Ahead of his Cheltenham lecture, Nick Macer talks about design, Gardeners’ World and why gardeners deserve better
Britain may be a nation of gardeners but as far as Nick Macer of Pan-Global Plants is concerned we’re all being short-changed.
Uninspiring stock at garden centres, dull planting schemes and the dumbing down of gardening programmes, all are targets for his criticism.
We meet at his Gloucestershire nursery and talk surrounded by the rare and unusual plants that make his business a popular destination for serious gardeners.
Yet he’s keen to dispel the idea that he puts rarity ahead of good design. For him, the two are equally important.
“I’m interested in gardens that are not just beautiful but interesting,” he says. “I think if a garden is beautiful but it has no interesting botany in it, it’s missing the link.”
Likewise, he dislikes what he describes as plant nutters’ gardens where collecting is more important than design.
“You don’t often walk into a plantsman’s garden and get that emotional response to the drop-dead, gorgeous piece of artistry that are the best gardens.”
Partly, he believes, dull gardens are due to the limited range on offer at garden centres and the fact that most people are unaware of the diversity of available plants.
“Generally, people buy in a garden centre rather than in a proper, interesting nursery run by interesting people.”
Nick, who grew up in Stroud, got into horticulture almost by accident. By his own admission, he was a “rebellious youth” who more or less dropped out of school at 14 and ended up working with a local landscaping company just to earn some money.
“During that time, I suddenly wanted to start learning what all the trees were,” he recalls, “and I became absolutely obsessed.
“From that point on I’ve been learning and I’m still learning. In this game, you learn until you’re dead. It goes on and on, it’s wonderful.”
An arboriculture course followed with his year in industry spent at Hillier Arboretum and Westonbirt.
“Before working there I used to visit Westonbirt for four or five hours at a time and stand and identify everything I could. I used to go there really excited and come away feeling sick of it because I was doing too much.”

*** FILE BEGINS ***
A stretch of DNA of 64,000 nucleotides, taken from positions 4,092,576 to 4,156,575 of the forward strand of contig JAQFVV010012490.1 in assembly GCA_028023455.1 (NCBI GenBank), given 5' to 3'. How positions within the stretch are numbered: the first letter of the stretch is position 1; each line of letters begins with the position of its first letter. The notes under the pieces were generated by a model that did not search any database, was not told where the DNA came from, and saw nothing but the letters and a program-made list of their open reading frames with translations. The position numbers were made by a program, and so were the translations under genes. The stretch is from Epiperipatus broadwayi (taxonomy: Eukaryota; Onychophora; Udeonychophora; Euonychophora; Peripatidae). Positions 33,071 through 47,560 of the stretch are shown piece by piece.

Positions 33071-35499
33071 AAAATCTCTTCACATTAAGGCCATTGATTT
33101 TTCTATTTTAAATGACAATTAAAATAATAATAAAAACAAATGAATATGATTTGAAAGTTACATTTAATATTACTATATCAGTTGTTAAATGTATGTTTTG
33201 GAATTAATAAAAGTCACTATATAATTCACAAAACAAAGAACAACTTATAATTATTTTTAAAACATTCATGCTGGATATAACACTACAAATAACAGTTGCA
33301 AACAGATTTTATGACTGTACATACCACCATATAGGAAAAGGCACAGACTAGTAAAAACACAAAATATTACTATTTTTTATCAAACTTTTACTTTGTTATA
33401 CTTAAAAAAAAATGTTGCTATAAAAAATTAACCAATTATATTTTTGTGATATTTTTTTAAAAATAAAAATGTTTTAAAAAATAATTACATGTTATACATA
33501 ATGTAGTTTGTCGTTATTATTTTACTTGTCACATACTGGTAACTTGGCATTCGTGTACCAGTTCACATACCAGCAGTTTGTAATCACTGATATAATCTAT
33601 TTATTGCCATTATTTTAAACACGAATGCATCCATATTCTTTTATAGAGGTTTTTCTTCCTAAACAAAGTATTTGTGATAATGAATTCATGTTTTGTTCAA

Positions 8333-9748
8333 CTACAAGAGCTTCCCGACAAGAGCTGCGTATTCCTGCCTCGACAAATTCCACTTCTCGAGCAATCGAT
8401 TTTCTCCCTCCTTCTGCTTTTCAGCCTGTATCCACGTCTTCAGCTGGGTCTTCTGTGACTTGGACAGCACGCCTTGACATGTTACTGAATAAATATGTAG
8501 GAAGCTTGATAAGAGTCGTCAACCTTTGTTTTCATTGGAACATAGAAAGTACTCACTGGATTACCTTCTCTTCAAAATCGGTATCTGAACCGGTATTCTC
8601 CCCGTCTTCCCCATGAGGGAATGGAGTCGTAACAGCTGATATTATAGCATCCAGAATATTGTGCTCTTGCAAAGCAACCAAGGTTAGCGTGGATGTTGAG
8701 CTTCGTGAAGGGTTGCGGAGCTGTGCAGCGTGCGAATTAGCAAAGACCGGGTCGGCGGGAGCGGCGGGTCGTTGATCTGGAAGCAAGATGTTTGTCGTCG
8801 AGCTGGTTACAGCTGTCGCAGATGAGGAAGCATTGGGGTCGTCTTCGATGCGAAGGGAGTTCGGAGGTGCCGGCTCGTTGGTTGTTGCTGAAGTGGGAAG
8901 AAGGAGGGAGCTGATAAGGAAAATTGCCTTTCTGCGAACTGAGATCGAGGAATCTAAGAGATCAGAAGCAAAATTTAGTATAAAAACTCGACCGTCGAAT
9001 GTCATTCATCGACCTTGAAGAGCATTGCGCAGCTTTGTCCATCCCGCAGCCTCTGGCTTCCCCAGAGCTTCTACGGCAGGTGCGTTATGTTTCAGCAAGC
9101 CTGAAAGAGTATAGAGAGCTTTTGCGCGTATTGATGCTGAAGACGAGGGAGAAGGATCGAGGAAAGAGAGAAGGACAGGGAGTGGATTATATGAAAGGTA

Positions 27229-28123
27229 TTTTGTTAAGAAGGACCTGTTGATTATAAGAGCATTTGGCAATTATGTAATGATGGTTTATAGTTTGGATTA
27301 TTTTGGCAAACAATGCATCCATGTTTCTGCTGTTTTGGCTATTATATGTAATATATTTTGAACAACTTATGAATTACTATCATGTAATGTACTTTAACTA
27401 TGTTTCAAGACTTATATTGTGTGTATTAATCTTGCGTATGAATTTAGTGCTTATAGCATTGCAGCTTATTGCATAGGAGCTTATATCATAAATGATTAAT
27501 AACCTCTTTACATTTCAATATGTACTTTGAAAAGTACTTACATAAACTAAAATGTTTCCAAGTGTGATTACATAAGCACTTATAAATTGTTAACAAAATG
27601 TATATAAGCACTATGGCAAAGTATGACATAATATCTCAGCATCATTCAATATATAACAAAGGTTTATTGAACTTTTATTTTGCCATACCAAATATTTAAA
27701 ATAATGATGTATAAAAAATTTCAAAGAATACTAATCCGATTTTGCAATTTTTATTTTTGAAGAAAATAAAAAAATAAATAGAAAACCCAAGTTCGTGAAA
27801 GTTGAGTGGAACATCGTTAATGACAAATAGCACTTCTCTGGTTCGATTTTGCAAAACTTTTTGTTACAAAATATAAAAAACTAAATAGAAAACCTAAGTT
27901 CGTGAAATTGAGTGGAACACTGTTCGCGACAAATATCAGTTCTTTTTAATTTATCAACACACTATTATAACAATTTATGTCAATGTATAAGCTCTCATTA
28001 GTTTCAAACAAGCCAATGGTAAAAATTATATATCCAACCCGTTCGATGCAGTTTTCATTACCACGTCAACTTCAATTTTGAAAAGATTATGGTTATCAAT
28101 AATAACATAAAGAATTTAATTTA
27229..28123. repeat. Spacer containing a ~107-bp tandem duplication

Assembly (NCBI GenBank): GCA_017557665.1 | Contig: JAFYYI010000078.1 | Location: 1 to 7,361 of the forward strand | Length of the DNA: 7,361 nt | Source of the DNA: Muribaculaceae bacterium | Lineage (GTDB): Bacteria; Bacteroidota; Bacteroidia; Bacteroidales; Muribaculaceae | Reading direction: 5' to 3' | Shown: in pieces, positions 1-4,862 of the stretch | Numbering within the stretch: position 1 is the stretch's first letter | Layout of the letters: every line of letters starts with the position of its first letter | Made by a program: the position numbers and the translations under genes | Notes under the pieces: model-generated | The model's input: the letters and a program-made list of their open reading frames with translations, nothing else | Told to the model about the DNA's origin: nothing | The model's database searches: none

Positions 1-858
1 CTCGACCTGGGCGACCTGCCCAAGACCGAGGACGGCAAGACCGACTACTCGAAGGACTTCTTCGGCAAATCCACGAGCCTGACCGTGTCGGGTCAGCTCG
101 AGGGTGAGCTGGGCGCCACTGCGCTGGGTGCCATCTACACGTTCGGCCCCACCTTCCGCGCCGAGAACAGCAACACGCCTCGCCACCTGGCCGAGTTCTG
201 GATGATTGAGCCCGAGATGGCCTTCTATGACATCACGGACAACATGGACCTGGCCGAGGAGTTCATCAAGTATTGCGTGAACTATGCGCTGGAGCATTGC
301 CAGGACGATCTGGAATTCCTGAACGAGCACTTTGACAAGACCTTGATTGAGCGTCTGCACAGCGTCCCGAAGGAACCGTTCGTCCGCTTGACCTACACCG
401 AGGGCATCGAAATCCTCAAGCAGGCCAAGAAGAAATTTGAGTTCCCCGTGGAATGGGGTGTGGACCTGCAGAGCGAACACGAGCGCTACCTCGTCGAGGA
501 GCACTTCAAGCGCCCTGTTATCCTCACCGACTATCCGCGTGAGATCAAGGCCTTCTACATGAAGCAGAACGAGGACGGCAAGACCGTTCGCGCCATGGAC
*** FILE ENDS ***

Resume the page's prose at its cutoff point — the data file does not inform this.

Next was a job running Cowley Manor garden, including working with Noel Kingsbury on a perennial planting scheme, before he decided to set up a nursery, first at Painswick Rococo Garden and, for the past 16 years at Frampton-on-Severn.
He travels the world every year on plant-hunting expeditions, but says regulations have put a stop to seed collection. Instead, he gets new plants from other collectors and nursery owners.
Last year, he did a stint as a presenter on Gardeners’ World, which, although he enjoyed, he’s unlikely to repeat: “My angle horticulturally is not Gardeners’ World’s angle.”
He’s critical of what he perceives as a “dumbing down” with “everyone treated as a newcomer”.
“I like to think I’m at the cutting edge of horticulture here. I know it’s for everyone but I don’t think there’s enough education in Gardeners’ World.
“People that are just starting out should at least have the opportunity to go to a higher grade.”
Meanwhile, he’s exploring the idea of making his own gardening programmes. One thing’s for certain, they will be far from run-of-the-mill.
• Nick Macer is the guest speaker at Cheltenham Horticultural Society’s 75th anniversary lecture on Friday October 6, 2017. He will talk about planthunting in ‘Plants From Around the World’ at Balcarras School, Cheltenham. Tickets cost £6 and must be bought in advance; contact Yvonne Gregory on email@example.com
• For more information on Pan-Global Plants, visit the website